While one can hardly evaluate a volume of first-quality essays in a few words, three comments should be made about this work. First, some of the essays are now dated—the editors themselves suggest C. H. Talbert’s Perspectives on Luke-Acts as a source of more recent material. Second, many of the essays are classics, which must be read in any thorough study of Luke-Acts; even the dated ones are useful for a history of interpretation (e.g., Conzelmann, “The Address of Paul on the Areopagus,” P. Vielhauer, “On the ‘Paulinism’ of Acts,” and H. J. Cadbury, “Four Features of Lucan Style”). Finally, only one essay is by an evangelical (C. F. D. Moule, “The Christology of Acts”), showing a continuing need for more evangelical involvement in such scholarship (despite I. H. Marshall’s recent contributions).
The Church In South Africa
The Church Struggle in South Africa, by John W. de Gruchy (Eerdmans, 1979, 267 pp., $7.95); Perceptions of Apartheid: The Churches and Political Change in South Africa, by Ernie Regehr (Herald Press, 1979, 309 pp., $7.95), are reviewed by Richard V. Pierard, professor of history, Indiana State University, Terre Haute.
South Africa today is of deep concern to Christians everywhere. The republic’s 1961 constitution states unequivocally that South Africa is a Christian country. But the odious racial policies that are summed up under the rubric of apartheid or “separate development” are hardly those that bring honor to the Christ who died that all people might be equal and free through faith in him.
The officially sanctioned racism and the fascist-like police state atmosphere have led some critics to equate South Africa with Nazi Germany, but this is not really accurate. The rule of law has not completely disappeared. Courageous journalists, lawyers, businessmen, and above all, churchmen, have been challenging the apartheid system; already some lessening of its rigors are seen.
There is an extensive body of literature on Christianity in South Africa and the two books reviewed here are welcome additions, as they deal frankly and sensitively with the issues. Both contain concise, informative historical surveys, analyses of the various theological positions, and discussions of how Christians are combating apartheid. Dr. John de Gruchy of Cape Town, an able scholar and devoted churchman, has a remarkably clear grasp of events and movements in his country as well as in Europe and the Americas. His treatment of the tensions within the deeply divided Christian community and between church and state is perceptive. Particularly meritorious is his clear-headed, positive assessment of South African black theology and his biblically grounded presentation of the kingdom of God as the vehicle for white liberation. In terms of its clarity of writing and theological depth this book deserves to be ranked among the best of the year. Christians who are seeking to apply their faith to the problems of contemporary society will profit much from de Gruchy’s insights.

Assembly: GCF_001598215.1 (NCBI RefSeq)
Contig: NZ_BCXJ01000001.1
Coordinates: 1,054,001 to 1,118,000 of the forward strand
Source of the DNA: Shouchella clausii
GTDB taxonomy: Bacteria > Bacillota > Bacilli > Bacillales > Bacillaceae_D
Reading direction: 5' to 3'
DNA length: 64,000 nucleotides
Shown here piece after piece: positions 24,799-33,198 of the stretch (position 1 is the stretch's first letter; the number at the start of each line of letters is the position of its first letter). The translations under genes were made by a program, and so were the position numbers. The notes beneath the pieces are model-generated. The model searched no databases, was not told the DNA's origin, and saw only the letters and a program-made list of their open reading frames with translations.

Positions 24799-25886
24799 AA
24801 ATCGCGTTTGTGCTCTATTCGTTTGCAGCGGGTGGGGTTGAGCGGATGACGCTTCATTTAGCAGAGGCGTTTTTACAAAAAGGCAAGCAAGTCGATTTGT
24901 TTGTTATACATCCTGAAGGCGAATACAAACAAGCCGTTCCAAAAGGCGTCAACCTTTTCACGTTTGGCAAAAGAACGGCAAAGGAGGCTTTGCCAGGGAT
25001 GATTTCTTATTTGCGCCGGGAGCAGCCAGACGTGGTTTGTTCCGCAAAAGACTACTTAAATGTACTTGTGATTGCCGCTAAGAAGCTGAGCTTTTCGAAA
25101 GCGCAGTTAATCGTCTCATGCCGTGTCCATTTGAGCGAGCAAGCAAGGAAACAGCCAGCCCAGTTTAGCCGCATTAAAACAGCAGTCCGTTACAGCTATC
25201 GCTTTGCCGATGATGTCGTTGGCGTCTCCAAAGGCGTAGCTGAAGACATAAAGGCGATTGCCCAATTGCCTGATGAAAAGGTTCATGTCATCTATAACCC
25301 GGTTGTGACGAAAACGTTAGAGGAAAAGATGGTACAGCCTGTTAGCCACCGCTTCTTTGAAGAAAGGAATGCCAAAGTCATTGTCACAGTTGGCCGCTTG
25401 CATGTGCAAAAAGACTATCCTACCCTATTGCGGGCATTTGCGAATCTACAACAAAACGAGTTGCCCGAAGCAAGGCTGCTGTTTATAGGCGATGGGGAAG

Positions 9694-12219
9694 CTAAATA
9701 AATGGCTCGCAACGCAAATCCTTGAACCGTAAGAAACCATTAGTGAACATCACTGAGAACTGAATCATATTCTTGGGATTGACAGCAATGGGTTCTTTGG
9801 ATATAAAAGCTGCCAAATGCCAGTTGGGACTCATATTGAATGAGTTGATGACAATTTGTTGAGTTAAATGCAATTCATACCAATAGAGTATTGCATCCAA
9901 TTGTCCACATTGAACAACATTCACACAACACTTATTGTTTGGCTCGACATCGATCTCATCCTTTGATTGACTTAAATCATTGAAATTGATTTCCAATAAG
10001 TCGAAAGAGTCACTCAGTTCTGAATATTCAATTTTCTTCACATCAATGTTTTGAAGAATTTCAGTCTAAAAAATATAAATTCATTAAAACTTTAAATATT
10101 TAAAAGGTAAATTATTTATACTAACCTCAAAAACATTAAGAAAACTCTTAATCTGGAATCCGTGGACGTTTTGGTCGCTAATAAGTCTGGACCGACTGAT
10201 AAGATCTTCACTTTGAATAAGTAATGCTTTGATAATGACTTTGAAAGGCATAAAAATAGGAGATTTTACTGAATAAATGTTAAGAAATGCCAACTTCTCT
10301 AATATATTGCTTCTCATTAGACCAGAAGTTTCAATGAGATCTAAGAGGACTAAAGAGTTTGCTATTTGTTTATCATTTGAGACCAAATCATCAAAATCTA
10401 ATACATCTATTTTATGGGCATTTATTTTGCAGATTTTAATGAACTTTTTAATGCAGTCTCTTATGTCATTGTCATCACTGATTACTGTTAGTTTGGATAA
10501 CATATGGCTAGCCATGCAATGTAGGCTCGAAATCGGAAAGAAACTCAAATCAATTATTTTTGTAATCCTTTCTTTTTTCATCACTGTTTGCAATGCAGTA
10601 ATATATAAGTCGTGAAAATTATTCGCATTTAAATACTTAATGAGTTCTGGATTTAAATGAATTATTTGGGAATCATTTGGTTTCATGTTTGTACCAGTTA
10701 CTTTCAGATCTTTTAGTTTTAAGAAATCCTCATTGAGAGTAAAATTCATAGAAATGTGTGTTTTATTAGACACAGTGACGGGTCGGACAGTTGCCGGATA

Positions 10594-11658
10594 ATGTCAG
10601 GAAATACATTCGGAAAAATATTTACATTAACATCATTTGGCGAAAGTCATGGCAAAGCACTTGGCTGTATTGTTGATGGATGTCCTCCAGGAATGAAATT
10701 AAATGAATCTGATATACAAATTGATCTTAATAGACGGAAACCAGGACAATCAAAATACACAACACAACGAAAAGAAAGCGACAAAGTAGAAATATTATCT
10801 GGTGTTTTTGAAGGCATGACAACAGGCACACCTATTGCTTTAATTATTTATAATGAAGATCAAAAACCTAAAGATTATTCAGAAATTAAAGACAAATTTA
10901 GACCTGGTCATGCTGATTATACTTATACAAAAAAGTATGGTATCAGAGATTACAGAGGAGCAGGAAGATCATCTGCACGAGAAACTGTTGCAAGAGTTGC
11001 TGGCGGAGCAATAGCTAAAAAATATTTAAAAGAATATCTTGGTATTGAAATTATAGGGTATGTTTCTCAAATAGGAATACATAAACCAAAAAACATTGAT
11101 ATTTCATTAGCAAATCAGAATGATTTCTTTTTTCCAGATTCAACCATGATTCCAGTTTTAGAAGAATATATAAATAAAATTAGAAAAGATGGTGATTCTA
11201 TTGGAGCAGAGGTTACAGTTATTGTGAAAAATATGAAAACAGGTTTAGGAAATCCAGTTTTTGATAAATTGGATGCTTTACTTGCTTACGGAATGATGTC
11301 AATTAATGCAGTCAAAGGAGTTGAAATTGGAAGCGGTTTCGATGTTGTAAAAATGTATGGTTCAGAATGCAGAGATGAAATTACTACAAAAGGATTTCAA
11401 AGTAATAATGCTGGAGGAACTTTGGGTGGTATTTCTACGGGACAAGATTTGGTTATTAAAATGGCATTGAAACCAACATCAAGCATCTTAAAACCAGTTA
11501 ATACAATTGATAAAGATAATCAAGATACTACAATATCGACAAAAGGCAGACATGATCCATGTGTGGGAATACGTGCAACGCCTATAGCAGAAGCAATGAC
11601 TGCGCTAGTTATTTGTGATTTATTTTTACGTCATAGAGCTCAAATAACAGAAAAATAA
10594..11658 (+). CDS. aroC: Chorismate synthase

Ernie Regehr, a Canadian Mennonite, was sent to South Africa by his church to study apartheid and its ramifications for Christianity. His account covers much of the same ground as de Gruchy’s in tracing the role of the churches in racial-political conflict, but he emphasizes more how various groups in the country perceive the system. He presents the factual side of apartheid in considerably more detail and alerts the reader to the unmistakable enormity of this evil. Its wealth of data and its character as an outsider’s view make this book a good complement to de Gruchy’s.
Eschatology: A good general survey of current debate among theologians is Christian Hope and the Future (InterVarsity) by Stephen H. Travis. A revised edition of On the Way to the Future (Augsburg) by Hans Schwarz surveys Christian eschatology in the light of current trends in theology, philosophy, and science. Jurgen Moltmann’s The Future of Creation (Fortress) is a collection of thought-provoking essays about eschatology, hope, the Cross, and more.
Affirming the historic premillennial position, David Ewert in And Then Comes the End (Herald) offers a spiritually minded, topical survey of the biblical material related to the Second Coming of Christ. A rather polemical, antimillennial overview is What the Bible Says About the End Time (College Press, Joplin, Mo.) by Russell Boatman. Jim McKeever affirms Christians Will Go Through the Tribulation (Alpha Omega, Box 4130, Medford, Oreg.) and tells how to prepare for it. The Incredible Cover-Up by Dave MacPherson is now being distributed by Alpha Omega and presents what is called the true story of the pretrib Rapture. Fear, Faith and the Future (Augsburg) by Ted Peters affirms Christian hope in the face of doomsdayers. Lehman Strauss’s Prophetic Mysteries Explained (Loizeaux Brothers) looks at the prophetic significance of the parables in Matthew 13 and the letters of Revelation 2–3 in traditional dispensationalist terms. Life in the Afterlife (Tyndale) by Tim LaHaye is also traditional dispensationalism, with a cautionary word about “out-of-the-body” experiences.